The microscope was equipped with a perfect focus system (PFS) to compensate for focus drift over time with an accuracy of ±25 nm. The samples are illuminated with light at 525 nm, close to the optimal settings (550 nm) for the SEEC substrates.

The first of the two required polarizers was placed at the entrance of the TIRF illuminator (TI-SFL Super Epi-Fluorescence illuminator, Nikon, Japan) and the second polarizer was placed below the filter turret and adjusted to be orthogonal to the first polarizer by minimizing the reflected intensity from the surface.

The TIRF illuminator was used to adjust the angle of the incident light to yield a good contrast between the surface and the deposited film (Fig. 1). The range of angles which fulfilled this condition was estimated to be somewhere in the interval of (25°-50°) for the SEEC substrates.

Figure 1. Schematic illustration of the aperture in the TIRF illuminator used to select a small range of angles of incidence for TIRF (typically ~65°) and for SEEC (25°-50°).

Real-time Recording of Label-free SLB Formation

First, it has been demonstrated that SEEC has the capability to image, in real-time, the deposition of lipid vesicles which leads to the spontaneous rupture and subsequent fusion of bilayer patches into a continuous SLB on SiO2.

Using a microfluidic channel with four channel arms in a cross channel geometry, POPC vesicles were injected against a counter flow of buffer such that the lipid vesicles were only allowed to adhere to and subsequently rupture on a predefined region of the SiO2-coated SEEC substrate.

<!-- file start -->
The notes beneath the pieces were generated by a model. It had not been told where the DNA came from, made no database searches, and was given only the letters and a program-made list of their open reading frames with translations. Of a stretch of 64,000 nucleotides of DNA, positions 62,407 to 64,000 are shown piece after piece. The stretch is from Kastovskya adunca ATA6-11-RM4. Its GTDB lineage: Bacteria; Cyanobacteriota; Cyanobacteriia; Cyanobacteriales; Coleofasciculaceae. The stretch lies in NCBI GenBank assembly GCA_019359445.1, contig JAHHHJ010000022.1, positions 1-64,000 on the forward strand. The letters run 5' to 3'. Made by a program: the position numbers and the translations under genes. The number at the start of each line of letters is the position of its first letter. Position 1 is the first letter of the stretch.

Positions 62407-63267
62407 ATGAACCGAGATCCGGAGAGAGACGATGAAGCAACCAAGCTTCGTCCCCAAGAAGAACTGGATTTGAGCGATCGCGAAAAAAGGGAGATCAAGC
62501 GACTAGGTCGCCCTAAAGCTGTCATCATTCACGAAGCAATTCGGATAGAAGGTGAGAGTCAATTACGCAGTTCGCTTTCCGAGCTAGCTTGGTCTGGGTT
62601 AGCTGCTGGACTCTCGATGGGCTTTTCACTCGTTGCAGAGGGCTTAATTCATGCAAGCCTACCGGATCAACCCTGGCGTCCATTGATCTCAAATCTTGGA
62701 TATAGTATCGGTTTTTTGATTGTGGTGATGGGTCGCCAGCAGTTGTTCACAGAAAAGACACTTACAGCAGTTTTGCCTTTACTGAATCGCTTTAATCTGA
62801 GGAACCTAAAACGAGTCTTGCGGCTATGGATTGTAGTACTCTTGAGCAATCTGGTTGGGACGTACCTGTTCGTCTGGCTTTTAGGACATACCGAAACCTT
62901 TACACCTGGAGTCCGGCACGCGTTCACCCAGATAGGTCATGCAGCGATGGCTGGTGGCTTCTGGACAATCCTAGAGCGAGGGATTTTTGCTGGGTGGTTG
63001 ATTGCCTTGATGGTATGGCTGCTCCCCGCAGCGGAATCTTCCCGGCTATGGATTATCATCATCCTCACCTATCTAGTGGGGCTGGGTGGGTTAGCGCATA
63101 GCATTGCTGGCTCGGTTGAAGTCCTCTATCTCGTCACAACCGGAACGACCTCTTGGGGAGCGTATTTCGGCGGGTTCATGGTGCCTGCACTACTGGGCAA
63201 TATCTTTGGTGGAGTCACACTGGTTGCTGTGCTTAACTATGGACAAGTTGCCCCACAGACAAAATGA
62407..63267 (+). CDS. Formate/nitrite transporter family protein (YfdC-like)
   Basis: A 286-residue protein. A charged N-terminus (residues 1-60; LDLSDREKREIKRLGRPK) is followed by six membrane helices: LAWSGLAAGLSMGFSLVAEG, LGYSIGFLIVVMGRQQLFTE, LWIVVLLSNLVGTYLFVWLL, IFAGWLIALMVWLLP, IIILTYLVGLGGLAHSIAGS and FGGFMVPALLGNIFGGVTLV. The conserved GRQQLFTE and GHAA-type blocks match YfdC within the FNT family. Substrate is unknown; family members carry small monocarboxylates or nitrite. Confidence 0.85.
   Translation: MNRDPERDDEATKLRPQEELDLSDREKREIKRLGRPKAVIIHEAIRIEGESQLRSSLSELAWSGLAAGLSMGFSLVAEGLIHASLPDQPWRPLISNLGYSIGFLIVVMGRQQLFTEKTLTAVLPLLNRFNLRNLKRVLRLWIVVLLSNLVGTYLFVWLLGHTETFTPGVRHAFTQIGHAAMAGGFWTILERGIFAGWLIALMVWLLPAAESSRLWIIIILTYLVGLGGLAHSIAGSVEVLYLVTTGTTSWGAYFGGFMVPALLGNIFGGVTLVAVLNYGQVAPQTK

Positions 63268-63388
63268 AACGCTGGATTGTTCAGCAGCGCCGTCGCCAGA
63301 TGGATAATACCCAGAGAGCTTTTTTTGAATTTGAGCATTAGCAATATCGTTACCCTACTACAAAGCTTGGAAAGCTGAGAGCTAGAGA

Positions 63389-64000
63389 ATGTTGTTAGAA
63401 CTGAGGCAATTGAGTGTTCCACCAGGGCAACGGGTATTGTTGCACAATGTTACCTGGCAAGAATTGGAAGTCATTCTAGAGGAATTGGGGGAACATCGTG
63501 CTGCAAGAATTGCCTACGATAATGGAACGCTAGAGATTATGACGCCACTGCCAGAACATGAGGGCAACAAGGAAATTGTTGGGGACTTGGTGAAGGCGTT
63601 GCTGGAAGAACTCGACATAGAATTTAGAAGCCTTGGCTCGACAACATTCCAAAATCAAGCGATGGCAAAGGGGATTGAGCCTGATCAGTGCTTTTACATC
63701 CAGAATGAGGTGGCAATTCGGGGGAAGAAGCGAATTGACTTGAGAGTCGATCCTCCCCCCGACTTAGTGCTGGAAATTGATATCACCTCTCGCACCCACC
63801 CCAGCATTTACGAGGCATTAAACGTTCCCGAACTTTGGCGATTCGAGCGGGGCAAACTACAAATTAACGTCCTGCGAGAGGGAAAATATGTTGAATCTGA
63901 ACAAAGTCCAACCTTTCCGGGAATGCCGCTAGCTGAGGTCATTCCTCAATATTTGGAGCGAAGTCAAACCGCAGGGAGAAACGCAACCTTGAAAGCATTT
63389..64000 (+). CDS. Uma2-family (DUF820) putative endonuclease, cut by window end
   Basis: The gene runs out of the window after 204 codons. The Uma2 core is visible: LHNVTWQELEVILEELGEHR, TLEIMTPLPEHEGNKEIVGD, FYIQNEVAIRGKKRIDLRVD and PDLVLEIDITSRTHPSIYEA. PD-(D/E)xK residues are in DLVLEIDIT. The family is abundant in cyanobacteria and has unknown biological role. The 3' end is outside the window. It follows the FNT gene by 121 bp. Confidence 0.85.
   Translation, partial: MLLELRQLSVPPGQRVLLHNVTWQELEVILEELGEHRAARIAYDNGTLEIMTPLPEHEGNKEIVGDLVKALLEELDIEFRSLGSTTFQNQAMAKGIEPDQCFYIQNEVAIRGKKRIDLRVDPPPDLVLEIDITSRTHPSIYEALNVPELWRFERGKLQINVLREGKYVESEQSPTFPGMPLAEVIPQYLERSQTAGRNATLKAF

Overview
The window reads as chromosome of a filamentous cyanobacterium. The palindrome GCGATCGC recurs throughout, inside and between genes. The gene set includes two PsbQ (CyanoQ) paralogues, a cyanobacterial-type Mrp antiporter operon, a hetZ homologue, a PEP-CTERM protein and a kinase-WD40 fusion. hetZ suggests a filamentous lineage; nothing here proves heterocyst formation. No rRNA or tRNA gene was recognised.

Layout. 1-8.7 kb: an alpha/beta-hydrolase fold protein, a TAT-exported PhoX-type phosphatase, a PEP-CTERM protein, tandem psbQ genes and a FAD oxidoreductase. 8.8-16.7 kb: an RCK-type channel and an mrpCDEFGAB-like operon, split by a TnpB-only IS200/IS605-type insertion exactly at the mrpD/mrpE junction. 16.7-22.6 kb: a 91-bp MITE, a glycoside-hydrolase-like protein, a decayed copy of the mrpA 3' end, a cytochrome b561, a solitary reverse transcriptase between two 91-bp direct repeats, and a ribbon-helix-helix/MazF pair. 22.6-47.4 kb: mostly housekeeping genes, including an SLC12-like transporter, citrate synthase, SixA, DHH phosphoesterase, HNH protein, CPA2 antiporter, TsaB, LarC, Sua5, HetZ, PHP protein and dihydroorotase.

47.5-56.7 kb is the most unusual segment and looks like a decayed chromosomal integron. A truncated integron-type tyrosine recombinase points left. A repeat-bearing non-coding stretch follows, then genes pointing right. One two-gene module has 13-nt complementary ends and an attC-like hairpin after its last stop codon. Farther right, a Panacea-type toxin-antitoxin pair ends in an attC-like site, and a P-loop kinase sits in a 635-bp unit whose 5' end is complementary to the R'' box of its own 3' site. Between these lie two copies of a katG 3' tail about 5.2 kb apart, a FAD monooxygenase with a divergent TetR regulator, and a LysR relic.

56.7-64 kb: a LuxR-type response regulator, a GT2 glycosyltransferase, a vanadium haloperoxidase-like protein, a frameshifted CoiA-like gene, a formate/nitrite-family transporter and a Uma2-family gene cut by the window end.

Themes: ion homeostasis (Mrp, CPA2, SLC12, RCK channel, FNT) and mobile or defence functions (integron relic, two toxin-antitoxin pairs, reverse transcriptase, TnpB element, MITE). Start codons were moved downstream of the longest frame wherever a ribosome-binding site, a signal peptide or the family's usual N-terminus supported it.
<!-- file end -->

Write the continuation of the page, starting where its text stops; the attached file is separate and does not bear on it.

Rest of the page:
In this way, an unaffected area of the substrate could be imaged simultaneously with the SLB formation process (Fig. 2), thus acting as a reference area. The reference area provides a means to compensate for focus drift and intensity fluctuations in the illumination that may otherwise influence the recorded change in intensity during time-resolved measurements.

Note that besides a gradual increase in the optical contrast as more lipid material is deposited onto the surface, the contrast exhibits a smoothening upon SLB formation. This observation is attributed to the conversion of discrete lipid vesicles into a continuous lipid bilayer film.

Figure 2. Top: Inverted SEEC micrograph snapshots of the SLB formation process upon injection of unlabeled POPC vesicles in a microfluidic cross channel with an opposite flow of buffer. Scalebar is 50μm. Red curve show the intensity profile across the SLB edge averaged over 100μm. Bottom: 3D illustration of the same micrographs.